Juan Carlos Abreu stops Jesus Soto Karass in eight, Ryan Garcia shines on ESPN (again)

By Norm Frauenheim

TUCSON, Ariz. – Juan Carlos Abreu reminded Jesus Soto Karass that there’s no sure way to say goodbye. No good way either.

Abreu delivered a couple of huge lefts, dropping Soto Karass twice in the eighth round and nearly sending him through the ropes, if not into retirement, with the second knockdown in a powerful stoppage of the popular Mexican journeyman Thursday night in an ESPN-televised bout at Casino Del Sol.

Photo by Tom Hogan – Hoganphotos/Golden Boy Promotions

For Abreu (20-3-1, 19 KOs), the victory was a reason to think that maybe he can still be a player in the welterweight division. For Soto Karass (28-13-4, 18 KOs), the crushing defeat looked like just another reason to walk away from his 16-plus years in harm’s way.

But Soto Karass wasn’t ready to say goodbye. Moments after he got up after the crushing finish at 1:07 of the eighth, he went from corner to corner, stood on the ring’s bottom rope and waved at the crowd. It wasn’t a gesture of farewell. He was saying thanks.

“Thanks to my fans,” said Soto Karass, who wasn’t sure about retirement before or after opening bell. “I will sit down with my manager and my family, talk to them, then decide.”

It was clear to Soto Karass and anybody else at the casino south of downtown Tucson that his Mexican fans haven’t given up on him. Maybe that’s because he never gives up. It was clear in the early going that it would only be a matter of time before the quicker, stronger Abreu would catch Soto Karass, who as a boxer is as pedestrian as he is fearless. He just kept moving forward.

“I just got caught, really caught by a punch from a guy who can really punch,” he said.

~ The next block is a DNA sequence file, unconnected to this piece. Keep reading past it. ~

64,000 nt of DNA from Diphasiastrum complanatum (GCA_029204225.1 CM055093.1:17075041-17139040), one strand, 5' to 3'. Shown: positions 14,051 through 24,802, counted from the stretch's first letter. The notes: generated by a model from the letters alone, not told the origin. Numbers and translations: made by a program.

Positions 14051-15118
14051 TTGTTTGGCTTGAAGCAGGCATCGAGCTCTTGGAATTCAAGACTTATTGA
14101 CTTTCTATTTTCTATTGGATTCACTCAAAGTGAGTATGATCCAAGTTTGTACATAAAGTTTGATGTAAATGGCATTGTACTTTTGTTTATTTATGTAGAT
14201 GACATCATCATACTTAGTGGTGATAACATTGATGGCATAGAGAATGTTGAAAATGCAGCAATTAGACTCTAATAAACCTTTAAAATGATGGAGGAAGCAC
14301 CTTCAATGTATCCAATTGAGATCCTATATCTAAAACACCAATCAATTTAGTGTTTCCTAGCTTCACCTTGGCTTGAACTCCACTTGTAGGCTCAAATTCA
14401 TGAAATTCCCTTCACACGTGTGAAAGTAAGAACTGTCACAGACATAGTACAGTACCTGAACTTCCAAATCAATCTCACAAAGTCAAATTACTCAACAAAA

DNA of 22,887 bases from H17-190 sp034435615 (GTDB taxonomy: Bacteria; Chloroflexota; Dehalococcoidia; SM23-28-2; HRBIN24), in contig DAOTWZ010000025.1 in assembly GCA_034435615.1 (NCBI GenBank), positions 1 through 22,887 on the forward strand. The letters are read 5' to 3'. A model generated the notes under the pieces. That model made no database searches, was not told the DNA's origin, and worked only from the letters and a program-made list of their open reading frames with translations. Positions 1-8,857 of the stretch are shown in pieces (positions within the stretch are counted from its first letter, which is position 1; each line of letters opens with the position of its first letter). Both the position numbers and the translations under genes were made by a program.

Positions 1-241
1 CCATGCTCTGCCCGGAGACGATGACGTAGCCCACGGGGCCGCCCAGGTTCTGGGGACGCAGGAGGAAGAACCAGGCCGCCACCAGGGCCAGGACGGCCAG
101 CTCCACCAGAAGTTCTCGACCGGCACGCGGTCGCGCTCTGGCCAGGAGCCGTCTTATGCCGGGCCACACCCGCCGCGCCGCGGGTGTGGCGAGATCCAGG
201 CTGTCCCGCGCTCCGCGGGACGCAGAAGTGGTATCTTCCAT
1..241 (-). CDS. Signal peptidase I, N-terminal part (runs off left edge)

No argument there. The finishing blows might have come earlier. However, Abreu, a Dominican, said he hurt his right hand in the second round. He said planned to have a physician examine the hand to determine whether he sustained a serious injury.

He said the pain made him cautious from the third round through the seventh. There were moments in the sixth and again in the seventh when it looked as if Soto Karass would simply try to wait him out, perhaps wear him out. In the eighth, the stubbornly persistent Soto Karass walked into the only good hand Abreu still had. Then, it landed once and then a second time, finishing a fight, if not a career.

Photo by Tom Hogan – Hoganphotos/Golden Boy Promotions

In the co-main event, junior lightweight prospect Ryan Garcia (12-0, 11 KOs) came into the ring to classical music. Garcia, of Victorville, Calif., wore shorts that could of come out of the 1950s. They were black-and-white. They also were made in honor of the late Jake LaMotta, whose “Raging Bull” nickname was stitched across the back of the trunks alongside 1922-2017, the years of LaMotta’s birth and death.

It was an old-school look. It was an old-school win, too. Garcia’s power, delivered by quick hands, stole the show, overwhelming an overmatched Cesar Valenzuela (14-6-1, 5 KOs). A Garcia left, traveling at blinding speed, knocked down Valenzuela in the first round. Another finished him late in third of a bout referee Tony Zaino ended in the final second of the round.

In the telecast’s opening bout, the judges’ scores made it look easy. It wasn’t. Prospect Hector Tanajara Jr. (11-0, 4 KOs), a Robert Garcia-trained junior-lightweight, endured head-rocking shots and stubborn aggressiveness from Mexican Jesus Serrano (17-5-2, 12 KOs) for eight rugged rounds. In the end, Tanajara relied on his superior reach and bigger body, winning a unanimous decision that was a lot closer than the 80-72, 79-73, 80-72 scorecards.

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Source:: The Ring – Boxing

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